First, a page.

By Sarah Schrock

Half the town woke up on Sunday to a surprise blackout. Residents reported hearing a bang or pop in the early morning, after what was a late night for many at the Trashion Show.

By midday, the PUD had restored power and by afternoon, word of what went wrong was out. Apparently, a resident from the Poorman Creek area was towing a bus behind a vehicle and rammed into a pole, disabling half the town.

Now, I am not going to reveal who the culprit was or why the said individual was hauling a bus through town in the early morning hours, but thanks to all the recent preparedness training through MethowReady, our neighborhood was equipped to tackle the real disaster that ensued as a result of this accident — the calamity of not being able to make coffee in the morning.

Even if you didn’t attend the Trashion Show, not being able to grind and brew is a real emergency on any given Sunday morning. But thankfully, we had a battery charger capable of operating our grinder and a gas tank capable of running a range to heat water — phew! One neighbor allegedly powered up their generator to ensure their morning cup.

Later in the afternoon, I made small talk regarding our tactical response to the potentially disastrous prospect of no coffee on Sunday morning to an acquaintance at Sheri’s Sweet Shoppe.  She shared her preparedness plan for this type of disaster. She admitted to keeping a hidden bag of not-so-premium ground coffee in the back of her cabinet to make sure she’s never caught without a cup in a power outage. Once again, the resilience and brains in the valley never cease to impress me. Let it be known that in the event of a natural disaster in the Methow, coffee responders will be there.

Each week in May I am showcasing a flower, and the May flower of the week for this week is the ballhead waterleaf (Hydrophyllum capitatum). These flowers look like small spiked lavender golf balls that sit atop stalks of deeply lobed, slivery green leaves. The whole plant is somewhat hairy. It ranges from 10 inches to 30 inches off the ground. The name means “water leaf” in Greek — which is strange because most botanical names are in Latin, not Greek.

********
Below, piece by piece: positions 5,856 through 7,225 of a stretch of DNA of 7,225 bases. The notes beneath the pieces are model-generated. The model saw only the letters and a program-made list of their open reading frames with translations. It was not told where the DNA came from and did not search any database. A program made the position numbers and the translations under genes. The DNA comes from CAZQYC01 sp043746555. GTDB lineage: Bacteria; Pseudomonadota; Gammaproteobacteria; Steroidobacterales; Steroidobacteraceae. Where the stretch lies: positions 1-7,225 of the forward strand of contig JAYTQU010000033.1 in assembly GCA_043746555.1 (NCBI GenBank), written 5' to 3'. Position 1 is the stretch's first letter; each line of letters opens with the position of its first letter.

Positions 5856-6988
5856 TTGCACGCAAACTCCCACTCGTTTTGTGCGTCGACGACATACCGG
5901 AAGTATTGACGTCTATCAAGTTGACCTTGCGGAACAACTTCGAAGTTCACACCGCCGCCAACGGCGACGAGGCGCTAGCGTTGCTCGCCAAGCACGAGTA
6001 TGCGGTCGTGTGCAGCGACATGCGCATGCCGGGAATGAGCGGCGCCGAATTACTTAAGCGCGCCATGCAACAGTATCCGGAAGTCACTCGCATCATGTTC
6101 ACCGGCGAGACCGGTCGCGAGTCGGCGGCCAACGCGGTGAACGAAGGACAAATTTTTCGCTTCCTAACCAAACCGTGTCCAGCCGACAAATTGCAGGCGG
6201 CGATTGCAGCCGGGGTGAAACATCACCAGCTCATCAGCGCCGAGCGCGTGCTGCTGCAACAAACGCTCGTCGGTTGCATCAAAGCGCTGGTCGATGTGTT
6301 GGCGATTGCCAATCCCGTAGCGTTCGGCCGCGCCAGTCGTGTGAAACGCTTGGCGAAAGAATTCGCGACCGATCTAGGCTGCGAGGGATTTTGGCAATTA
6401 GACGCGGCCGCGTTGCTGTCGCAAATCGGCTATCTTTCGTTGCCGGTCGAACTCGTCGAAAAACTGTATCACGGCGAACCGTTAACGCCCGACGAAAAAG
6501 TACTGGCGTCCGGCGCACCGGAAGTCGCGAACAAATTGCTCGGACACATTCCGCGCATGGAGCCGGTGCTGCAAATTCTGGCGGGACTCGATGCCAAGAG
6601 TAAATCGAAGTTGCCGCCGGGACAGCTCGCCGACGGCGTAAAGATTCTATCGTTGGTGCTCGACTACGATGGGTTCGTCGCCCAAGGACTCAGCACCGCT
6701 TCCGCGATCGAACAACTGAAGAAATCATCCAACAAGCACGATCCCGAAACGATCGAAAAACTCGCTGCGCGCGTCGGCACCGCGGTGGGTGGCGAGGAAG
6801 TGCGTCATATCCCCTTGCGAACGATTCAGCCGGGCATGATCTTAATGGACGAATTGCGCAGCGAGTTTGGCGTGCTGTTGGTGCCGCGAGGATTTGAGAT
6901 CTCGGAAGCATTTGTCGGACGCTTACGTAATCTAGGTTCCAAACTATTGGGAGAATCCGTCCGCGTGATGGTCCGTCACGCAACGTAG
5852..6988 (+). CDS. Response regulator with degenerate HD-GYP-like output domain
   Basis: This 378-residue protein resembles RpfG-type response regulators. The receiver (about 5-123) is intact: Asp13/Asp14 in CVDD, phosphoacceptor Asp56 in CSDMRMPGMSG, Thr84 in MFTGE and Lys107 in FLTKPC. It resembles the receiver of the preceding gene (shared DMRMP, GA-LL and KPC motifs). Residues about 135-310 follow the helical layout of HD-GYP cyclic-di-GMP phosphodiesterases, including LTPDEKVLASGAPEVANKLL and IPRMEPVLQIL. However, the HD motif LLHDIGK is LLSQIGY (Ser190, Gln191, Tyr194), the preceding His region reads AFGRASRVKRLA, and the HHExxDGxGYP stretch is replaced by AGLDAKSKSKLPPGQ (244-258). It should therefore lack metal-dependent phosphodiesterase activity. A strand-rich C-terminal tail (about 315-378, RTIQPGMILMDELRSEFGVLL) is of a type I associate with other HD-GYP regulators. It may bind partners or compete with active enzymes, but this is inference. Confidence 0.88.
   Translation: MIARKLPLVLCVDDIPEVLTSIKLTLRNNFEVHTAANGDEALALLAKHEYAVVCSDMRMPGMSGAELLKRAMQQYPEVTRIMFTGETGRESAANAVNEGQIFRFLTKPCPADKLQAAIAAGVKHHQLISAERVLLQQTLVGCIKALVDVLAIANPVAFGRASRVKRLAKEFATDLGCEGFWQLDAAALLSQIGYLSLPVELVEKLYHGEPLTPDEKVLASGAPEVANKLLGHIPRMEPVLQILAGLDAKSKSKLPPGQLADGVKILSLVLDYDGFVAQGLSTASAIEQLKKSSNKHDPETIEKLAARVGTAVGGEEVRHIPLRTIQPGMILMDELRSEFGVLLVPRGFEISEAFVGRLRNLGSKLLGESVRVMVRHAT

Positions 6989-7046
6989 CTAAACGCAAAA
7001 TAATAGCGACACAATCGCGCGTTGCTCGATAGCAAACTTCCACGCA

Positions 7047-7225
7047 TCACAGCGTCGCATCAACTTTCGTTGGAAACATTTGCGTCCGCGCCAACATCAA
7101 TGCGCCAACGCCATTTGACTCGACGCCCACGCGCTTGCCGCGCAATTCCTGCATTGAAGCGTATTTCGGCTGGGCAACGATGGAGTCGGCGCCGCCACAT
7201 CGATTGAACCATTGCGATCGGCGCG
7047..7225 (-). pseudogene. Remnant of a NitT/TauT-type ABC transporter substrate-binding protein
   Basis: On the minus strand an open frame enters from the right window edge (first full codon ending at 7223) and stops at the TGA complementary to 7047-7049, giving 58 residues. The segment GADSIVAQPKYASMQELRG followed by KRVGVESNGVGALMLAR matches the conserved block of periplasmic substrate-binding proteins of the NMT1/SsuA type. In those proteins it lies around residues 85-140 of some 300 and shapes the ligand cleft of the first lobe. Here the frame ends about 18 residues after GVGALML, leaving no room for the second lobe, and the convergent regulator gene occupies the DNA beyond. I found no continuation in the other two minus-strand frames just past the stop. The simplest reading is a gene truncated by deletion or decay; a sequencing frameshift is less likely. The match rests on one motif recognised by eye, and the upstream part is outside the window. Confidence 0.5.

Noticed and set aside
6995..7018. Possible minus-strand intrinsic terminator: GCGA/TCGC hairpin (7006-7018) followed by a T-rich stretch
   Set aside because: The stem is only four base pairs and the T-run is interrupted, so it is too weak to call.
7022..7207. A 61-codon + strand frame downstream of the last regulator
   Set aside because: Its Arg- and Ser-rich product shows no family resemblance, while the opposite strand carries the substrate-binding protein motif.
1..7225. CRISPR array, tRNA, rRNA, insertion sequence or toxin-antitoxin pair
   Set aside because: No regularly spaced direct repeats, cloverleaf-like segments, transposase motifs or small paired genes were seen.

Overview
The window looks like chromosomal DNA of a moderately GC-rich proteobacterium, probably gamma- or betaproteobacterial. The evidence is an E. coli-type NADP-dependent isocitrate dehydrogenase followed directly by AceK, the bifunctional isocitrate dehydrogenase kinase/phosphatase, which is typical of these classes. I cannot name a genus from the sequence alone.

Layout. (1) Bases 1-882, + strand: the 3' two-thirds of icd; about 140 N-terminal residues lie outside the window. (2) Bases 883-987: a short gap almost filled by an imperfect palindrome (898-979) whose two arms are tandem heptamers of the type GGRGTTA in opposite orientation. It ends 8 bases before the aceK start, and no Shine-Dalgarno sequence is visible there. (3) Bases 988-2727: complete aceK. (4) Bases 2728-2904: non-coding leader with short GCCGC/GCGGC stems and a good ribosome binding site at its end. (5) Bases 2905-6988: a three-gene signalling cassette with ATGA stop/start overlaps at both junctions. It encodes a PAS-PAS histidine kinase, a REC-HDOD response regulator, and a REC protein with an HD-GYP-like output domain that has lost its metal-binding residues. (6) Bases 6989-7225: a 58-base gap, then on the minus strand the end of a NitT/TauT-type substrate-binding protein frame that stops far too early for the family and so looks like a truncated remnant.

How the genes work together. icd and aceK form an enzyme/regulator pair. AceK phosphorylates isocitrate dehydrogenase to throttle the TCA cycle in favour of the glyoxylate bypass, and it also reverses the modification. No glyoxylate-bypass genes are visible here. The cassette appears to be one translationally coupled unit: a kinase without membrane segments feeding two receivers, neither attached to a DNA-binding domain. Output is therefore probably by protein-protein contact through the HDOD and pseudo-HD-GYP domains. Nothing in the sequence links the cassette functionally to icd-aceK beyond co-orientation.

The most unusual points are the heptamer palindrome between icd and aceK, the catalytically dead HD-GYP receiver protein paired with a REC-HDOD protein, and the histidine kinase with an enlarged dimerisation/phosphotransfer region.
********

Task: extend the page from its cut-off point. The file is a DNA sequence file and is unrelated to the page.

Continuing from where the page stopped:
Some years, waterleaf can be quite showy and large. It made an impression on one runner in the Sunflower Classic who asked me to identify it as I worked the aid station at Elbow Coulee during the race. Based on her description, I knew right away what she had seen — so now is the time to get out there and spot it. The ballhead waterleaf can be found in meadows and forests on moist slopes. 

Next Sunday is Mother’s Day, and one regional tradition continues to bring Mothers from all stages of life, culture and creed together. The annual international Mother’s Day Walk for Peace will take place in Oroville on May 13. The walk leaves the Oroville Library and proceeds to the U.S. — Canadian Border where speeches, song, poem and celebrations among different cultures are shared from 2 – 4 p.m. 

To carpool from Twisp, meet at the west end of the Methow Valley Community Center parking lot at 9:30 a.m. This should allow for drive time plus shuttling of vehicles for the return after the walk. Organizers encourage participants to bring signs, cards or posters as well as snacks, water and appropriate clothing for the conditions. For more information, inquire with organizers at (509) 476-4072.


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